1) Start off slow, and build on your success. There are only two basic stitches in knitting, the knit and the purl. Once you master those, you can move on to more complicated stitches, such as cable, mosaic, and Fair Isle.
2) Trust the pattern. Sometimes in a large pattern for an afghan or a sweater, it may be difficult to see how what you’re doing at that moment will translate into the pattern in the picture. Just keep going. It will usually turn out right. HOWEVER…
3) Trust your instincts. If you’ve been knitting for a while, you get a sense when a pattern is off. Mistakes do happen in publishing patterns. The author may have made a typo, the publisher may have transposed some lines. Double check, and if it’s something you can fix, make notes on the pattern.
4) Research. I was making a tank-top style shell when I came to a point where the number of stitches did not add up. Fortunately, the name of the author of the pattern was listed. I googled her name and found a website for her and e-mailed her. She confirmed it was an error and told me how to correct it.
5) Don’t be afraid to fix mistakes. There are two words knitters loathe. One is called “tink.” That’s knit backwards, where you unknit one stitch at a time. The other is “frog.” That’s where you have to rip out whole rows at a time. “Rippit, rippit, rippit.” Get it? You’re a frog. If it will bug you, undo it and redo it. You’ll spend more time fretting about the mistake than you will fixing it. BUT…
6) Don’t be afraid to accept mistakes. In beautiful Persian rugs, the weavers deliberately make an error in the pattern, because to make the rug perfect would be an affront to God, since only God can be perfect. If you are close to completing your work and you discover an error was made within the early rows, you may be okay to let it go. If you realize you are the only one who knows what the completed piece is supposed to look like, chances are no one will notice. I made an area rug for a friend where there was (to me) a glaring error in the first few rows. I showed it to my husband and he didn’t see it. I was able to cobble a few stitches over the mistake to make it look somewhat right and she loved it.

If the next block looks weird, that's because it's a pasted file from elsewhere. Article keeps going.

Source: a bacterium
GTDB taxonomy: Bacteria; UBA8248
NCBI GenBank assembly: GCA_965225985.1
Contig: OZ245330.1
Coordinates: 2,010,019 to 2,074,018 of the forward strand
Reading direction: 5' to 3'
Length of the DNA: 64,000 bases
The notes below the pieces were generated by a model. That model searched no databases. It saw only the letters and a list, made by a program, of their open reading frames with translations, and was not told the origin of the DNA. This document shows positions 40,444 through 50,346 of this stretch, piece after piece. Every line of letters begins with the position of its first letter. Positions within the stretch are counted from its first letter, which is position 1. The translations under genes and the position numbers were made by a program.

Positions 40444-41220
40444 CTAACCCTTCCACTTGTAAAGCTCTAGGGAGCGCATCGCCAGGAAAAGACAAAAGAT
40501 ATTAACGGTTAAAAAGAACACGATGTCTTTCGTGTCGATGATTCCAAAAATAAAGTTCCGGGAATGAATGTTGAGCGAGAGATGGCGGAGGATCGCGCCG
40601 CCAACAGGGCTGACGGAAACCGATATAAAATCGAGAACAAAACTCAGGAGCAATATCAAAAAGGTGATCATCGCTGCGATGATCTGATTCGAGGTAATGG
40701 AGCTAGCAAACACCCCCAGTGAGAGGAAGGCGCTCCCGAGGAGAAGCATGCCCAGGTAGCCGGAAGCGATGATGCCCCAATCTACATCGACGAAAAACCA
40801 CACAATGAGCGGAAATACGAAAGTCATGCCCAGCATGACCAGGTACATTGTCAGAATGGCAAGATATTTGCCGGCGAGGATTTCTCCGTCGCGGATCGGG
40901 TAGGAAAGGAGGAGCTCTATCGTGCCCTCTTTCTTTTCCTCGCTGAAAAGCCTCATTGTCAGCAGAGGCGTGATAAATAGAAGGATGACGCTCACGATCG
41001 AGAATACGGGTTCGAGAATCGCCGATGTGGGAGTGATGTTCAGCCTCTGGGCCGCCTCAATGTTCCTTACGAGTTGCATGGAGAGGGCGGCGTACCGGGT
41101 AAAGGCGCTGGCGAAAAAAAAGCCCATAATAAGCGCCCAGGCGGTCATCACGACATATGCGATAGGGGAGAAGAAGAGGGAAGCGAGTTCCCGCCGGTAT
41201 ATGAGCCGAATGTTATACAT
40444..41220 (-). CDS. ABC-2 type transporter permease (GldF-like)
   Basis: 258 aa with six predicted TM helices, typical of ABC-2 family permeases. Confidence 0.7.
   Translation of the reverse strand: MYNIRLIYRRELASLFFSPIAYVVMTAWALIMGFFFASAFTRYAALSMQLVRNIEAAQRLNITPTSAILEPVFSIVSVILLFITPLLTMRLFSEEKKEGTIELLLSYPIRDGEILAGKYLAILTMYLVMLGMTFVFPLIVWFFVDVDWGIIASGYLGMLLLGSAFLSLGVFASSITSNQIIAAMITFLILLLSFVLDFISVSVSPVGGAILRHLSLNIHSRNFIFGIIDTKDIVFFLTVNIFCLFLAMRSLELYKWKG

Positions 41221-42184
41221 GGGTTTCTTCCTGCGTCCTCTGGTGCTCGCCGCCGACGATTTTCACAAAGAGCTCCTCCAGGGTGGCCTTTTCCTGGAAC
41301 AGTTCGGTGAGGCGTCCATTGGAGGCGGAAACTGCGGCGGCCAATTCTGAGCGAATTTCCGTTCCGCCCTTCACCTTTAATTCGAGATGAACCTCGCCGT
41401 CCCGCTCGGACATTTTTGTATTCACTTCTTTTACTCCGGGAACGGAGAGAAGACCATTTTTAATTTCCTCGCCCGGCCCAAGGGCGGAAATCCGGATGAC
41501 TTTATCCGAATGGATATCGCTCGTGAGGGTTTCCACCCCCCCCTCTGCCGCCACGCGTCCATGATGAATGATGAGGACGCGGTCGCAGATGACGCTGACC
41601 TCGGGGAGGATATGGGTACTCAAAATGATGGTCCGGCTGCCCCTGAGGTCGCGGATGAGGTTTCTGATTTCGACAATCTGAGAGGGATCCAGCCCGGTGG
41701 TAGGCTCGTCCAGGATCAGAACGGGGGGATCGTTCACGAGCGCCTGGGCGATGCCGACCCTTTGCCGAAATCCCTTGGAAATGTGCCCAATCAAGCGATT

8) Be willing to try something new. There are thousands of different yarns out there and thousands of different colors. A cap made in red laceweight yarn will look much different from a cap made with bulky weight green yarn, even if it’s the same pattern. We learned by doing. I used to look a pattern and say “No, don’t know how to do that stitch” and skip over it. Now, I don’t have that excuse. Between Google and YouTube I can find out how to do a stitch and incorporate it into my repetoire.
9) Working for others is great motivation. When I am in between projects, I will try to knit little things, like coasters, just to try out new patterns. But there will be days when I don’t pick up my needles. But when I have a project for someone else, I will spend every night working on it, even if it’s just knitting a couple of rows. Because it’s not for me. It’s for someone else,
10) Take pride in your accomplishments. It may take months to complete a project. But when it’s done, it’s something that didn’t exist before, that you created. And that’s something to be proud of.
11) When you’re knitting in front of the TV, you’re not mindlessly snacking!!